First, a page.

Justice

The Sneaky Reason Federal Studies Into Marijuana Are off Base

The federal government grows and distributes some really weak weed for research purposes, according to a recent study published in Science Magazine. That's more problematic than it might seem.

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Ever since the government banned cannabis in 1970, a federally funded farm at the University of Mississippi has had exclusive rights to cultivate cannabis for research purposes. If you receive a federal grant to conduct studies on the marijuana plant, your samples must come from that farm. However, researchers from the University of Colorado found that the chemical composition of the government's pot is totally inconsistent with the stuff being grow and sold in legal states.

For one, the levels of THC — the main psychoactive ingredient — differ dramatically. There's less THC in the government's cannabis than the least potent strains available in legal dispensaries. (On average, there's 18 percent THC in strains from dispensaries; the government's cannabis has about two to four percent THC).

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The other problem is that there's less chemical diversity in the government-grown product. There are 480 naturally occurring components in cannabis, and studies show that these ingredients can be more effective from a medical standpoint when they work together — a phenomenon called the "entourage effect." But the government's cannabis is basically "one set of strains that has almost no cannabinoids and all that they have is just a small amount of THC," Dr. Nolan Kane, a plant geneticist at the University of Colorado who authored the study, told ATTN:.

"[The government's cannabis is] very, very different than anything that would ever be sold in any of state legal markets in the U.S. or any other country," Kane said. "It's a strange situation where really it's an apples to oranges thing where they're trying to compare one thing to another, and the two things are really almost entirely different in terms of the chemicals that they have, which is relevant to this kind of research."

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That's an issue when you consider the fact that the Food and Drug Administration, which earlier this year assessed the existing scientific research into marijuana's therapeutic potential, has relied exclusively on federally funded studies into cannabis. While numerous, independent studies have determined that marijuana has wide-ranging medical properties, the FDA concluded that it has none.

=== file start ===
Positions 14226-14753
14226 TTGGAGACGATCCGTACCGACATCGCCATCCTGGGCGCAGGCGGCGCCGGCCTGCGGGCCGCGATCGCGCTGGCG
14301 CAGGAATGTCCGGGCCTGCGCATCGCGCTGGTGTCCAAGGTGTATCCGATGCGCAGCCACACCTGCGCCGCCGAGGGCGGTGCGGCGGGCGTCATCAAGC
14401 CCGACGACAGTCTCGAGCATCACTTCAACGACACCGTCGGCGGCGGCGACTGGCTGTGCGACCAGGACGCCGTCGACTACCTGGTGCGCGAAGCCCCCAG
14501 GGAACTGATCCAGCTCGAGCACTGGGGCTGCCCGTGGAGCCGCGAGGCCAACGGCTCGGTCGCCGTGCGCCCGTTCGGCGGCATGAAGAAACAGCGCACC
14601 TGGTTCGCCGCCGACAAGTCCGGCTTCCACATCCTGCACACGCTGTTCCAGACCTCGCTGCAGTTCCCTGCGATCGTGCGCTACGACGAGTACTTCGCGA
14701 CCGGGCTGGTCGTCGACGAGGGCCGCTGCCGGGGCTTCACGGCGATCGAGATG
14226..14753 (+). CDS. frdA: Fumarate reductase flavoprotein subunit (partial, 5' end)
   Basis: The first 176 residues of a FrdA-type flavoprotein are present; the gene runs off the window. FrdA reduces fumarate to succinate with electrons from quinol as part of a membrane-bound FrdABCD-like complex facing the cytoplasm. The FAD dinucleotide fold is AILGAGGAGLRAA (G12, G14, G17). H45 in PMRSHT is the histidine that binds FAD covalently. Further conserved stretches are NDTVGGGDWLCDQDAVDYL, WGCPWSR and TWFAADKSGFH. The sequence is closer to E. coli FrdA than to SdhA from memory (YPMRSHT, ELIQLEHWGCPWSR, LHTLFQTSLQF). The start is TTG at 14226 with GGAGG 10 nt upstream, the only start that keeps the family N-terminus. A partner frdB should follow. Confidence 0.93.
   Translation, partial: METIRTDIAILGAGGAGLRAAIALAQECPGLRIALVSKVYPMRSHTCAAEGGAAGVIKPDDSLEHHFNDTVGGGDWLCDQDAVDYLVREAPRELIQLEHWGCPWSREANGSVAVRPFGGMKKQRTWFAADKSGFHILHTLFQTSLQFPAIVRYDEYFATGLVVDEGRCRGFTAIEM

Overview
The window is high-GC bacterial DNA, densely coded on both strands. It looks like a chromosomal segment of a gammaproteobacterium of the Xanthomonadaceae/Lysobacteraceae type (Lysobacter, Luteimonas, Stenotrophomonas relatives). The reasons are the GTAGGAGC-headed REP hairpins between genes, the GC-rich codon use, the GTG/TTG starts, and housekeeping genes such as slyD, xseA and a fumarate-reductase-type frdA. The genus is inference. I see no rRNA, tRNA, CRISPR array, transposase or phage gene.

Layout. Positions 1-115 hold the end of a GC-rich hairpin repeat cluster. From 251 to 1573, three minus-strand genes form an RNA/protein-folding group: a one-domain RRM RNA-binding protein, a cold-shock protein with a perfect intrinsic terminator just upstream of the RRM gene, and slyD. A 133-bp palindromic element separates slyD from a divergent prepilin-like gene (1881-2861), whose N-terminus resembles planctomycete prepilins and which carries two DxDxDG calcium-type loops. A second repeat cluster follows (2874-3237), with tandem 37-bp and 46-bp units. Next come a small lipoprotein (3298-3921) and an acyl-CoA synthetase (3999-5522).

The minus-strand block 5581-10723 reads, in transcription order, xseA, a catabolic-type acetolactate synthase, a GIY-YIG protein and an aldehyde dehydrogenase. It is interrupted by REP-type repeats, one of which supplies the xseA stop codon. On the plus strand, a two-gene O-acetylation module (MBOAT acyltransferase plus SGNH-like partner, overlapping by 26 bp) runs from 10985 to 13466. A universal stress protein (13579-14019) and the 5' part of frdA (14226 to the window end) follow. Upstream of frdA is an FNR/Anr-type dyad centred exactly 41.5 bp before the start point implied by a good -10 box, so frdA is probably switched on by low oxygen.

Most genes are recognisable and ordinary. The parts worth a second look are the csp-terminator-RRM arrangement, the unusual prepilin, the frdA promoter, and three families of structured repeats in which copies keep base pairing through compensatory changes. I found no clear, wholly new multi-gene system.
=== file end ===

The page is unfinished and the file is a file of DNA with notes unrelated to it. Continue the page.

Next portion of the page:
Kane said it's possible that the FDA's reliance on studies that looked at the government's cannabis strains could have influenced their decision. It also calls into question the legitimacy of federal studies on marijuana's health benefits in general and, therefore, could explain the conflicts in study findings from independent and federal researchers.

In a statement to ATTN:, the FDA clarified that its evaluation process involves reviewing abstracts of studies conducted outside of the government's Compassionate Investigational New Drug Program. Here's the full statement: 

"[A]s a part of providing the most recent recommendation to the DEA about marijuana, the FDA conducted a systematic review of the available scientific information about the use of marijuana in the public scientific literature. More than 500 study abstracts were reviewed, with a particularly thorough analysis of those studies that were designed as randomized and well-controlled clinical trials. This includes studies that were not conducted under an Investigational New Drug Application, as well as studies conducted outside the U.S."

UPDATE 11/16 10:02 a.m. PST: This story has been updated to include comments from the FDA.